The study compared patients with late stage dementia living in the long term care markets with the lowest rates of transfers… to those who lived in the regions with the highest rates of transfers. It was found that those in the highest rates of transfers… were three times more likely to have a feeding tube inserted.

    These late stage dementia patients were more than twice as likely… to be admitted to an intensive care unit in the last 30 days of life. These patients were more than twice as likely… to have developed an advanced pressure ulcer, or bed sore. Studies show that those admitted to an intensive care unit die with in 24 hours of admission.

    These transfers to other settings… during late stage dementia, are signs of an ineffective health care system.

    The goal of late stage dementia care as a patient nears the end of life, is often to maximize comfort. The burdens of hospitalizations.. place on a person with late stage dementia usually outweigh the benefits.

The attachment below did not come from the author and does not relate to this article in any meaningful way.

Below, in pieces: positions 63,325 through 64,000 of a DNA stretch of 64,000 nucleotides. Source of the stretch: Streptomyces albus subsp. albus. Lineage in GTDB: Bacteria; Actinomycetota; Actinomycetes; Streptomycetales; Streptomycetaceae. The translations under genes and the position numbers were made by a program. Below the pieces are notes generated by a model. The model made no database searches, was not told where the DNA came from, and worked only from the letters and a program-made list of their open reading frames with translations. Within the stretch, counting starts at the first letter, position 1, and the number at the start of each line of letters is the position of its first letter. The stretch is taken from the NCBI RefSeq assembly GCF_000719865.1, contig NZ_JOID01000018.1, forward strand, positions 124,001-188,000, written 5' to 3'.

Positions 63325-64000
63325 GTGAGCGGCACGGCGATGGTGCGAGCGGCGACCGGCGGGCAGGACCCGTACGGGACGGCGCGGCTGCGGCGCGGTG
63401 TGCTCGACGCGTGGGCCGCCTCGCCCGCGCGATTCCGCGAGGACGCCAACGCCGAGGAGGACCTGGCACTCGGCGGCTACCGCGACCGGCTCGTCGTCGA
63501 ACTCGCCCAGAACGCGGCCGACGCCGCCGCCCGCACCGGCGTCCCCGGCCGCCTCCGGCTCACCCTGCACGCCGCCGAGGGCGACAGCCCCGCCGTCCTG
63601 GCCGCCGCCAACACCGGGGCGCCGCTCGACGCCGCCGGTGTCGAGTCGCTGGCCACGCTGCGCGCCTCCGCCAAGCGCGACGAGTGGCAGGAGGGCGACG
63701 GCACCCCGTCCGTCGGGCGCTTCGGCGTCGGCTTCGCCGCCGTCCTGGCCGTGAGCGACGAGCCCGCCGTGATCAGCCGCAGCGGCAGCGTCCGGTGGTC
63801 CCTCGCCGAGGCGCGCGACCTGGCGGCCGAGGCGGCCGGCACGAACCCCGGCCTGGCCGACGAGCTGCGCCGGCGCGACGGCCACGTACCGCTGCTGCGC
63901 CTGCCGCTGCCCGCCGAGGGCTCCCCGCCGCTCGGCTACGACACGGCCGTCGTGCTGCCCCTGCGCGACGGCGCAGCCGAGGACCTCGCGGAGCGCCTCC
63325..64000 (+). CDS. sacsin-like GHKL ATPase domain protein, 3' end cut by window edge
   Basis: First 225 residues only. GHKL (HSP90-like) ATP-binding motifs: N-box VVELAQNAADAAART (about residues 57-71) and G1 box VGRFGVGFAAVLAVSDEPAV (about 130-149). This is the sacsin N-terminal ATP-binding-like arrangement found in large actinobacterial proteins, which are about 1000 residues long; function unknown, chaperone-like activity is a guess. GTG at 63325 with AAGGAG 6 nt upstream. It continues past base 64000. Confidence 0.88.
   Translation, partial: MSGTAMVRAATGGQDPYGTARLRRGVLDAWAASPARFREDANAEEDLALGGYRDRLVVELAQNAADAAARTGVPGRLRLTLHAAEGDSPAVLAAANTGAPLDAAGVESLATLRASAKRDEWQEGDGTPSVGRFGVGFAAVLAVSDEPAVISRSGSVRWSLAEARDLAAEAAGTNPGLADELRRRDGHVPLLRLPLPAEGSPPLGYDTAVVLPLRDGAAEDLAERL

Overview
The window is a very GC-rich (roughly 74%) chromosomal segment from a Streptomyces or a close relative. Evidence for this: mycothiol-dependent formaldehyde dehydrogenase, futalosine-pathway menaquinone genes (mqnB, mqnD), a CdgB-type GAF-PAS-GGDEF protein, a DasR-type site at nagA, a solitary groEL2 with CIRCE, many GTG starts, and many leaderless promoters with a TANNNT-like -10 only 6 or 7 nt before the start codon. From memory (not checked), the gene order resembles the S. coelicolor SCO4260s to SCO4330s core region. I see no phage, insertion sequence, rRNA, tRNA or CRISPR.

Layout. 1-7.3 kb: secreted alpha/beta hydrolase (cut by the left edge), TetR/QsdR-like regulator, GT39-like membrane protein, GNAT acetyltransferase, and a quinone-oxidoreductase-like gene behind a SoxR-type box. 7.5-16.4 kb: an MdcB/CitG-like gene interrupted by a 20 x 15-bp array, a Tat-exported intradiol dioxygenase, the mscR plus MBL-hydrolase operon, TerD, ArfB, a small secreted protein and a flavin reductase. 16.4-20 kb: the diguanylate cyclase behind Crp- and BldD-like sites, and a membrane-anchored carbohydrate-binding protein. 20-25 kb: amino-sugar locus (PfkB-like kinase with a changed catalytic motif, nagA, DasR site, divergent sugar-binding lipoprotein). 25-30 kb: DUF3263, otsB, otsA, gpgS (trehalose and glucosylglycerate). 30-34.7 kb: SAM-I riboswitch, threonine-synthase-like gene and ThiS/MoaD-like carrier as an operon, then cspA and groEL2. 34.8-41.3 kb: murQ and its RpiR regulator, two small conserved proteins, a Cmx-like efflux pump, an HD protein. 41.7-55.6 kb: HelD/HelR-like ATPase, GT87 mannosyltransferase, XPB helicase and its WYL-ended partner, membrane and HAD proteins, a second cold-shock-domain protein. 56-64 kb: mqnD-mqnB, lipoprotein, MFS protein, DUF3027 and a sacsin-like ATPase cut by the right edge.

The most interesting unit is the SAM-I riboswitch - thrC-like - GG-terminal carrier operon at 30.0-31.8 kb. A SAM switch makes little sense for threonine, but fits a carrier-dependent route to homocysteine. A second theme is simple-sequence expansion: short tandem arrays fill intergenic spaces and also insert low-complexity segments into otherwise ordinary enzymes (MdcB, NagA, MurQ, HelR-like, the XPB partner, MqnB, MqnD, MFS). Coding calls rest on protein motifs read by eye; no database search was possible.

“Our research calls for efforts to reform health care payment that create incentives to improve advance care planning and care coordination,” Gozalo said. “Current reform efforts like accountable care organizations that bundle both the hospital and post-acute care payments could begin to address some of these perverse incentives. We need financial incentives to make sure that people are getting the right care in the right place at the right time.”

    Another study found… that seventy one percent of those patients in late stage dementia care.. die within 6 months after admission. Of those patients, only eleven percent are ever referred to hospice care. Palliative care services are offered.

    Instead, aggressive treatments offered for late stage dementia care is not only medically inappropriate… it has a low rate of success. These aggressive treatments often lead to a faster decline or death.

    Studies show that remaining in a nursing home on hospice or with quality palliative care until end of life…. long term outcomes were better… than those compared those that were admitted to a hospital.

    a building with two windows and a sign that says hospital hospital
    Late stage dementia and hospice

    Understanding Dementia at the End-of-Life Stage: Providing Comfort and Care

    Dementia is a progressive and ultimately fatal condition, but there are ways to ensure that your loved one's last years are spent in comfort and security. While the end stage of dementia can vary from person to person, it is important to familiarize yourself with its signs and symptoms in order to support your loved one during this time.